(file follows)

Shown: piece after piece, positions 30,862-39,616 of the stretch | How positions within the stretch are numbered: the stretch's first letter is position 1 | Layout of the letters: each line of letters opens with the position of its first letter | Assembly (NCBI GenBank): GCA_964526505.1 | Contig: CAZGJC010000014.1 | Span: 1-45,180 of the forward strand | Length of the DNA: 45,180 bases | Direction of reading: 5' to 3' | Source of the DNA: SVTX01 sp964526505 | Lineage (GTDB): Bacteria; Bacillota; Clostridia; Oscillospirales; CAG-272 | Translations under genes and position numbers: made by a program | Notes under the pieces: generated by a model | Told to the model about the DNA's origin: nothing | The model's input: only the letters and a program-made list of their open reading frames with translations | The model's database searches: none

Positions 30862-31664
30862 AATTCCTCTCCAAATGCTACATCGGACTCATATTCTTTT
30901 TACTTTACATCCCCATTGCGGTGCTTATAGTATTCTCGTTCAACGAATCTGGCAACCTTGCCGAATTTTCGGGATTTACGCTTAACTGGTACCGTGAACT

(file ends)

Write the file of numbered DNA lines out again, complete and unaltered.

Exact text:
Shown: piece after piece, positions 30,862-39,616 of the stretch | How positions within the stretch are numbered: the stretch's first letter is position 1 | Layout of the letters: each line of letters opens with the position of its first letter | Assembly (NCBI GenBank): GCA_964526505.1 | Contig: CAZGJC010000014.1 | Span: 1-45,180 of the forward strand | Length of the DNA: 45,180 bases | Direction of reading: 5' to 3' | Source of the DNA: SVTX01 sp964526505 | Lineage (GTDB): Bacteria; Bacillota; Clostridia; Oscillospirales; CAG-272 | Translations under genes and position numbers: made by a program | Notes under the pieces: generated by a model | Told to the model about the DNA's origin: nothing | The model's input: only the letters and a program-made list of their open reading frames with translations | The model's database searches: none

Positions 30862-31664
30862 AATTCCTCTCCAAATGCTACATCGGACTCATATTCTTTT
30901 TACTTTACATCCCCATTGCGGTGCTTATAGTATTCTCGTTCAACGAATCTGGCAACCTTGCCGAATTTTCGGGATTTACGCTTAACTGGTACCGTGAACT